Lorelei Ensemble shines in ancient and new music
The Lorelei Ensemble has a way of making music of academic curiosity sound fresh and new.
Saturday night in Marsh Chapel, the eight-member female chorus offered selections of motets from the Torino Manuscript and Byzantine chant by Kassia as part of an inspirational and meditative program of ancient and modern music. Through it all, the ensemble performed with pitch-perfect resonance and hypnotic tonal blend. Conductor Beth Willer, with broad sweeping gestures, led the way.
Though centuries old, the chants and motets Lorelei performed have the transparent textures and adventurous sonorities of much twentieth-century fare.
The parallel lines of Kassia’s chant frequently fuse at close intervals for touches of dissonances. And the motets of the Torino Manuscript, composed in the early fifteenth century for the French court in Cyprus, are examples of Ars subtilior (subtler art), a refined and flashy style common to high Medieval music where descant voices weave together in bristling harmonies and intricate cross rhythms.
The most affecting of the four Kassia pieces, Yper ton Ellinon, rang beautifully in Lorelei’s pristine blend. The five Torino motets featured fine solo singing. Among the highlights, soprano Margot Rood and alto Clare McNamara, in the Sanctus, delicately threaded their lines in a tapestry of sound.
The standout among the soloists Saturday night was soprano Sonja Tengblad, who teamed up with percussionist Jonathan Hess for Tan Dun’s Silk Road (1989).The work’s Berio-like mix of Sprechstimme and song draws upon the symbolism of a stream-of-consciousness poem by Arthur Sze.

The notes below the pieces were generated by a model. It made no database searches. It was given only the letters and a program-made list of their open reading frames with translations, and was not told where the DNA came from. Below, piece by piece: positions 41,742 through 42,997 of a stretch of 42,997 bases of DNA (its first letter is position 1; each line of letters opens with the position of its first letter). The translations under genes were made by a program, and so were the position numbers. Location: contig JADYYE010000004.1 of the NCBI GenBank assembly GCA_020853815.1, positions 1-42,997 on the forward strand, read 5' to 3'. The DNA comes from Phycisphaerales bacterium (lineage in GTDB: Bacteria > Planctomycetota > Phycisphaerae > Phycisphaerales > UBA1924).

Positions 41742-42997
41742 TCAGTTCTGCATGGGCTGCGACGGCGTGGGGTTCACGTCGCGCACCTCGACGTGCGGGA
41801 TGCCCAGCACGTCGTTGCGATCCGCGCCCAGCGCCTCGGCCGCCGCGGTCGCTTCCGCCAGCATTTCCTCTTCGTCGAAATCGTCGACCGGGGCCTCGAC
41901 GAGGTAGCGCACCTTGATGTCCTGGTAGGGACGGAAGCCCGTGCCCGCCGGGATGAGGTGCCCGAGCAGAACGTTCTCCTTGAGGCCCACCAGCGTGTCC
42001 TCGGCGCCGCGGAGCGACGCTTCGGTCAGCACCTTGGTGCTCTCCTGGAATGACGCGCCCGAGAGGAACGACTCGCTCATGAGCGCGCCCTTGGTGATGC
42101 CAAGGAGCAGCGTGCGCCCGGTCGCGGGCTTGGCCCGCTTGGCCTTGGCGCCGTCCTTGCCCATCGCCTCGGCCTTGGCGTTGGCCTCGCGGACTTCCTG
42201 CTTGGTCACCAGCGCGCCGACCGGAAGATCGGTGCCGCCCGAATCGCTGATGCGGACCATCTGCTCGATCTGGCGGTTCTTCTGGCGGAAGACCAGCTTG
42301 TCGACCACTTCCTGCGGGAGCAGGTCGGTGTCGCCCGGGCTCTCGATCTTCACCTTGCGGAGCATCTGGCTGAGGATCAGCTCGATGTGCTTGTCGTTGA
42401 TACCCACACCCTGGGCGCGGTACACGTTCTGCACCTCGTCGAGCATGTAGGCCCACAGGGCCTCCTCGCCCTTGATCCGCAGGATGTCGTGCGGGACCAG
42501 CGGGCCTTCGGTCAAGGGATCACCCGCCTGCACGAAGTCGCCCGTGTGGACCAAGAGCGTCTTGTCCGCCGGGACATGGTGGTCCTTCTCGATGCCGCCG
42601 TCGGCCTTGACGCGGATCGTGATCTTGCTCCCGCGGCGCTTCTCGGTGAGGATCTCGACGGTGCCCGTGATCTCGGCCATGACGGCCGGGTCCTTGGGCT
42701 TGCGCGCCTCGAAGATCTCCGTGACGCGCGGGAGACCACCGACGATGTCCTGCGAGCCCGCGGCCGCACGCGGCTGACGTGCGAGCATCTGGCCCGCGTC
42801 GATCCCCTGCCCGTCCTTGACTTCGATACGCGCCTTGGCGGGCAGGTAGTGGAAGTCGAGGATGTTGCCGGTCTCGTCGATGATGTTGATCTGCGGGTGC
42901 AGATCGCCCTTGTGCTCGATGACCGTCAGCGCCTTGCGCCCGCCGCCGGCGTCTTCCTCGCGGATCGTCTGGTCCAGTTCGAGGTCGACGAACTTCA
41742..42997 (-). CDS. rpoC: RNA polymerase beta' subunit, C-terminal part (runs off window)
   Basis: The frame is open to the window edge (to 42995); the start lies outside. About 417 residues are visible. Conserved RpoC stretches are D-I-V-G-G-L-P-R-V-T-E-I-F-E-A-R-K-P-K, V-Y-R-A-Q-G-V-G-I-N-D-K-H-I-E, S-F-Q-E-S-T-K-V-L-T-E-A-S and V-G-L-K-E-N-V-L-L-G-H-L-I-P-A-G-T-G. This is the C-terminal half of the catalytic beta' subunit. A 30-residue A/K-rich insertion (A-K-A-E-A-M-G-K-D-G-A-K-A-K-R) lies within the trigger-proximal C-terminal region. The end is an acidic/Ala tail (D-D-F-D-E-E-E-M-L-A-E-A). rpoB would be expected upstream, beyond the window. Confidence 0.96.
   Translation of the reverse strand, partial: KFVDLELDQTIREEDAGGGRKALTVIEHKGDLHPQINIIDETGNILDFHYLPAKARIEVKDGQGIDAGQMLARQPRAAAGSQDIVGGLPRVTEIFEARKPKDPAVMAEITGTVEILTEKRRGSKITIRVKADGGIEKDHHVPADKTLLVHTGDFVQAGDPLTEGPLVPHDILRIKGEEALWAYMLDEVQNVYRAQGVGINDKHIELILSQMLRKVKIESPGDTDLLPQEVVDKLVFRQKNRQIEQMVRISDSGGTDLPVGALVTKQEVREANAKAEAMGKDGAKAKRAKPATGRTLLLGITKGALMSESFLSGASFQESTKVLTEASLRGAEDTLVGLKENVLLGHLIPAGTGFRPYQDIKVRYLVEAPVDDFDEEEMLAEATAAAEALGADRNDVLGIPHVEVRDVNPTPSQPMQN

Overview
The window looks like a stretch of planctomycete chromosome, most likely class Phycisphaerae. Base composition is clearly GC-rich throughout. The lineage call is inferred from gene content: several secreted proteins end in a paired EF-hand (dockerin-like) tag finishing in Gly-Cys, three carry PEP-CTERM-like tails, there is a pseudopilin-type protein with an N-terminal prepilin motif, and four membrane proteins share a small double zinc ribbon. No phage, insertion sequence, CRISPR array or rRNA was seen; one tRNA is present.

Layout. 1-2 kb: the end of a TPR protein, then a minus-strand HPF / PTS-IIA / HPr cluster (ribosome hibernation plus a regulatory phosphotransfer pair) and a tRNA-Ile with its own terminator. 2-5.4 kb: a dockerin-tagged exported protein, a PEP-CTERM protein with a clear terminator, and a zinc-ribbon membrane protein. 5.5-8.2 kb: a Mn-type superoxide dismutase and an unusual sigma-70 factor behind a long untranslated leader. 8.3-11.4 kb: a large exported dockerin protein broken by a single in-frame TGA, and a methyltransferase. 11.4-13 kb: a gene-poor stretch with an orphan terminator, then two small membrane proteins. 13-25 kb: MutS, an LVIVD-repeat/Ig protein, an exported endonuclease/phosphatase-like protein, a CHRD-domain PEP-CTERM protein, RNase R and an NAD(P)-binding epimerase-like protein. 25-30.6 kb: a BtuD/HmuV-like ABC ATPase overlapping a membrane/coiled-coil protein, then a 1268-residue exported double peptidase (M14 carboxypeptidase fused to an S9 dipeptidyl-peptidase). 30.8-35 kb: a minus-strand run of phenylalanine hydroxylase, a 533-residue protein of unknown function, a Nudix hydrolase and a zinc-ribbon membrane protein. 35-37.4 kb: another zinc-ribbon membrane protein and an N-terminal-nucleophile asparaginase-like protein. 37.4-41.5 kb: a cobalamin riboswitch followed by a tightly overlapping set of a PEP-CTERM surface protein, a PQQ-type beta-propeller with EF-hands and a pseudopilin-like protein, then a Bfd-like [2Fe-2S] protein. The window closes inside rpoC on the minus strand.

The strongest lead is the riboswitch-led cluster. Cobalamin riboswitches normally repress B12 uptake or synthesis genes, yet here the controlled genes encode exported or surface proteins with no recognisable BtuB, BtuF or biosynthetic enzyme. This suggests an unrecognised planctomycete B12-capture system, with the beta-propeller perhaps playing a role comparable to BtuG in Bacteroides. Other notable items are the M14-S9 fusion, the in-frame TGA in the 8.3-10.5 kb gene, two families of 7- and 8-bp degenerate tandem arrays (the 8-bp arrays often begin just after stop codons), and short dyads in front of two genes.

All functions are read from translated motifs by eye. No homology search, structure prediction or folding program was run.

Tengblad’s is a multi-textured, crystalline-toned voice especially suited for avant-garde music. Her singing was clear and expressive across the piece’s range of clarion pointillisms, vocal slides, whispers, and hisses. Jonathan Hess, with gently rolled roto-toms, brushed figures on marimba, and sheen from a bowed timpani rim, added shadowy and shimmering accompaniment.
As in many of their adventurous programs, the concert featured the premiere of a new work commissioned by Lorelei. Peter Gilbert’s Tsukimi (Moon Viewing) sets eight Heian-era Japanese poems that celebrate the full moon. Gilbert (b. 1975), a Harvard-trained composer who currently teaches at the University of New Mexico, writes music of gorgeous imagery. Breathy whispers and glassy sonorities wash into clusters of chords left to resonate in midair, all effectively capturing the ephemeral verses.
For each verse in the cycle, the Lorelei singers stood in different formations, once in a V-shaped pattern, other times in arching clusters of two to four singers standing at various points on stage. While the setup made for an interesting visual effect, it didn’t do very much to alter the sound.
Save for one. In the fifth song of the set, a colorful depiction of the sea, the singers faced away from the audience, their sweeps of overlapping voices floated in the chapel like distant echoes. Hess added wire-brush strokes on snare drum for gentle waves. Facing the audience out front, alto Emily Marvosh delivered the text in a haunting solo.
Similar impressionisms filled the other songs in Gilbert’s score. Wisps of birdsong melody depict the cuckoo in the seventh poem. Alto Clare McNamara delivered mournful phrases for the grief-filled sixth. In the final verse, which evokes of summer night, the Lorelei voices melded into warm harmonies that wafted like perfume over Stephanie Kacoyanis’ velvety alto solo.
Filling out the concert were selections from Tōru Takemitsu’s Wind Horse (1961-1966). “Spell of Fingers” featured the singers in edgy vocal slides and wails that coalesce into murky dissonances. In the two wordless Vocalises that bookended the program, jagged lines momentarily froze together into spires of sound, and warm consonances were left to hang in space like rays of the sunshine.
The program repeats 3 p.m. Sunday at Marsh Chapel. loreleiensemble.com
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